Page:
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365 Days to Better Baseball - How to Make that Team

HomeBlogsJack Perconte's blog365 Days to Better Baseball - How to Make that Team
HomeBlogsJack Perconte's blog365 Days to Better Baseball - How to Make that Team
365 Days to Better Baseball - How to Make that Team

Sunday Setting Sights on Success Tip of the Day Little thingstryout playersmay not have thought of

There is no doubt that talent wins out in a tryout situation. Most coaches recognize players with good baseball talent and those players make the team. However, many players have equal ability and coaches look for any difference in players that they feel may help the team. Because of that, I remind youth that they need to stand out from the next player in order to catch the coach's eye. Many intangibles as hustle, good grades, good attitude, enthusiasm, attention, and promptness are important, of course.
Beyond those, a few lesser know things may give players that little advantage to make the team.

Tony Gwynn also won eight NL batting titles an... Tony Gwynn also won eight NL batting titles and had the highest batting average for a season, .394, since 1941. (Photo credit: Wikipedia)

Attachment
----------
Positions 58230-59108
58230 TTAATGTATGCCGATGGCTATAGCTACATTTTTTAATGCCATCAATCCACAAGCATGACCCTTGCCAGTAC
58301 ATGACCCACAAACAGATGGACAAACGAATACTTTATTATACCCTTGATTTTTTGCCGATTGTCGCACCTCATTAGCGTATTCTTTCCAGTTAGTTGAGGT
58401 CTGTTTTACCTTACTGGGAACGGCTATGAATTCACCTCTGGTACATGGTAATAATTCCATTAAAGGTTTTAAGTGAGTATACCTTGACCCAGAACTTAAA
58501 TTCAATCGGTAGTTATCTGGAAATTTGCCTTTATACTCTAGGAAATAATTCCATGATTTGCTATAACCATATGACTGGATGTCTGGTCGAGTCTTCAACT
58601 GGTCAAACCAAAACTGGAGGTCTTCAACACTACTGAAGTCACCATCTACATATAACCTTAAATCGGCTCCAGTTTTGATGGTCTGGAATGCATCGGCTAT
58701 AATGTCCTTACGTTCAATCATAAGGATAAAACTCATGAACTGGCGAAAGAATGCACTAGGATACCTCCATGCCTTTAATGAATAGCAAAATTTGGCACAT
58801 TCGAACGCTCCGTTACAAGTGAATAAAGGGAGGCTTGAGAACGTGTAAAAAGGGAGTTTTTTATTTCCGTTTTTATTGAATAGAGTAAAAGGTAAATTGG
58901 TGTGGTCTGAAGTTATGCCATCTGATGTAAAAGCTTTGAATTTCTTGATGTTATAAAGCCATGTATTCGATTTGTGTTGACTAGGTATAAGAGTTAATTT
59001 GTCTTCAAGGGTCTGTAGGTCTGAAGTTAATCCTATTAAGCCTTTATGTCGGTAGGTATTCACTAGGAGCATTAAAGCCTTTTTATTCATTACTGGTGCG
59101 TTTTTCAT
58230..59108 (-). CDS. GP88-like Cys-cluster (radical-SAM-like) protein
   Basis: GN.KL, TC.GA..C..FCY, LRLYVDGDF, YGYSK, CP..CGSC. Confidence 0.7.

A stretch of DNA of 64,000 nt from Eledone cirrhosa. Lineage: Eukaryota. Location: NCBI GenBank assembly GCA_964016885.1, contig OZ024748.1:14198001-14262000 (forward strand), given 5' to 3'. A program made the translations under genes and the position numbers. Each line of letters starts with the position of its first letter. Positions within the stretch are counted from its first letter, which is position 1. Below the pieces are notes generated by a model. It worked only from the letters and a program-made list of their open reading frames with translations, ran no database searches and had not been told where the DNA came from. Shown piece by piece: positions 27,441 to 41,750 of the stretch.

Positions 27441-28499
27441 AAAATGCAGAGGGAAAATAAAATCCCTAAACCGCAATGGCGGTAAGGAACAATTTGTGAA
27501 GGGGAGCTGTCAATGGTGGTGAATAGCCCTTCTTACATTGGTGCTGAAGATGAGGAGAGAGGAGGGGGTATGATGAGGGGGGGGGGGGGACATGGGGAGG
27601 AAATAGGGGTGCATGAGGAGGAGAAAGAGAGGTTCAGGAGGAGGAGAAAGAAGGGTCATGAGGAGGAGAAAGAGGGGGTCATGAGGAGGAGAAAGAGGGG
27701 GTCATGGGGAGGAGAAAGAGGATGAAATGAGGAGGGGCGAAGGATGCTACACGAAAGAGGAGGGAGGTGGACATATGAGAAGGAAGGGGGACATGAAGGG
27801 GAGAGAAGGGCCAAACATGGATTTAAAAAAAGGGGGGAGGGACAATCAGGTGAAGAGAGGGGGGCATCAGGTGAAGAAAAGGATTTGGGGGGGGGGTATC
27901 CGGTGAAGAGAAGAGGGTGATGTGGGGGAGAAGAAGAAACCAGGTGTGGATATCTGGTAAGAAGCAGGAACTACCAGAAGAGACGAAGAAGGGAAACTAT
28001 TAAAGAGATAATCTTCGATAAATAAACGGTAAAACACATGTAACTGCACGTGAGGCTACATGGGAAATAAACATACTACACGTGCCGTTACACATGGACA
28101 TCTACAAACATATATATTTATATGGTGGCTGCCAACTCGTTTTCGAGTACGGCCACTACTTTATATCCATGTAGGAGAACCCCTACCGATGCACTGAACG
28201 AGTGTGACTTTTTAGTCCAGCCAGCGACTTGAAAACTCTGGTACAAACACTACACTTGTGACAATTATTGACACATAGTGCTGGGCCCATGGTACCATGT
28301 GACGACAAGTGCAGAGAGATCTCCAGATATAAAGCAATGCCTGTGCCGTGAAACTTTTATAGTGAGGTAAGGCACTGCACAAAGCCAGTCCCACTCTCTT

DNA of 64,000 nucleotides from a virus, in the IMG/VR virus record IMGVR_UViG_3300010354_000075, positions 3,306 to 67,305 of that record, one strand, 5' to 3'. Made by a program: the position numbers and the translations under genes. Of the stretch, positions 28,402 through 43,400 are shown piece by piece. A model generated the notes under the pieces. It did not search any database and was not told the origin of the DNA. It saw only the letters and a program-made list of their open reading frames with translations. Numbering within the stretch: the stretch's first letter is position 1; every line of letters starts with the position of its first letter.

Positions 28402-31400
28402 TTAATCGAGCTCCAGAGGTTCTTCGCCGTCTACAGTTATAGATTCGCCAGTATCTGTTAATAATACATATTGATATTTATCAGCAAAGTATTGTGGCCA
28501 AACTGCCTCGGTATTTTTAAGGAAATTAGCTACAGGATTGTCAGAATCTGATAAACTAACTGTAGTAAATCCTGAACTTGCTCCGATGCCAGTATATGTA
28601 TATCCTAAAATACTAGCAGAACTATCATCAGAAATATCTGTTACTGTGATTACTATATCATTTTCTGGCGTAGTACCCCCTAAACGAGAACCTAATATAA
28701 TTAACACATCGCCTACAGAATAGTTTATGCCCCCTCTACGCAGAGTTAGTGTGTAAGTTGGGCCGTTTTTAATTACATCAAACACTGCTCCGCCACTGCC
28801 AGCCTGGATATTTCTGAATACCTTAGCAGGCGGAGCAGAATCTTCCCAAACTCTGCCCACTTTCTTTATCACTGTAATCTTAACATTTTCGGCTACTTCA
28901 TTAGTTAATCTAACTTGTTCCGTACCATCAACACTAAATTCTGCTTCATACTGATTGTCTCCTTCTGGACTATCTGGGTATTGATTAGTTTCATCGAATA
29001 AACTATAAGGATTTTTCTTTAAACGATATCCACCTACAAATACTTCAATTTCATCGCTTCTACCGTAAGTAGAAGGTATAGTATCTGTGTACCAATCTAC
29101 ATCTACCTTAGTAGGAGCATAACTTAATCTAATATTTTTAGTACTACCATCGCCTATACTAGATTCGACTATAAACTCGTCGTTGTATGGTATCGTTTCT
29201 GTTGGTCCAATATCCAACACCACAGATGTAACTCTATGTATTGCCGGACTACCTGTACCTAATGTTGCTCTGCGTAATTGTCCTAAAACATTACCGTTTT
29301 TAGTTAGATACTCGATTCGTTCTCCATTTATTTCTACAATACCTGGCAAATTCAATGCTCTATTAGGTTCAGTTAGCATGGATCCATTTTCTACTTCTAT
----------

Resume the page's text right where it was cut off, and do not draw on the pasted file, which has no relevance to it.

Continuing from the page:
Tryout Players should:

  1. Aim high when making throws this indicates a strong arm and if they overthrow their target, it also indicates a strong arm, as opposed to bouncing balls in the dirt.
  2. Charge balls on defense coaches love players, who are aggressive. Even if they over charge balls and miss it still looks better than being tentative.
  3. Take pitches that are balls when batting players are often nervous and overly aggressive when batting in tryout situations, which is understandable, but players who take pitches that are not strikes give the appearance of knowing the game, not to mention the strike zone.
  4. Watch balls that they do not swing at all the way to the catcher's glove another one of those old school things that coaches like to see.
  5. Run on and off the field most coaches are old school and love to see that.

About Jack Perconte

After playing major league baseball, Jack Perconte has taught baseball and softball since 1988 and offered valuable coaching training too. He has helped numerous youth players reach their potential, as well as having helped parents and coaches navigate their way through the challenging world of youth sports. Jack is one of the leading authorities in the areas of youth baseball training and coaching training advice.

All Jack Perconte articles are used with copyright permission.

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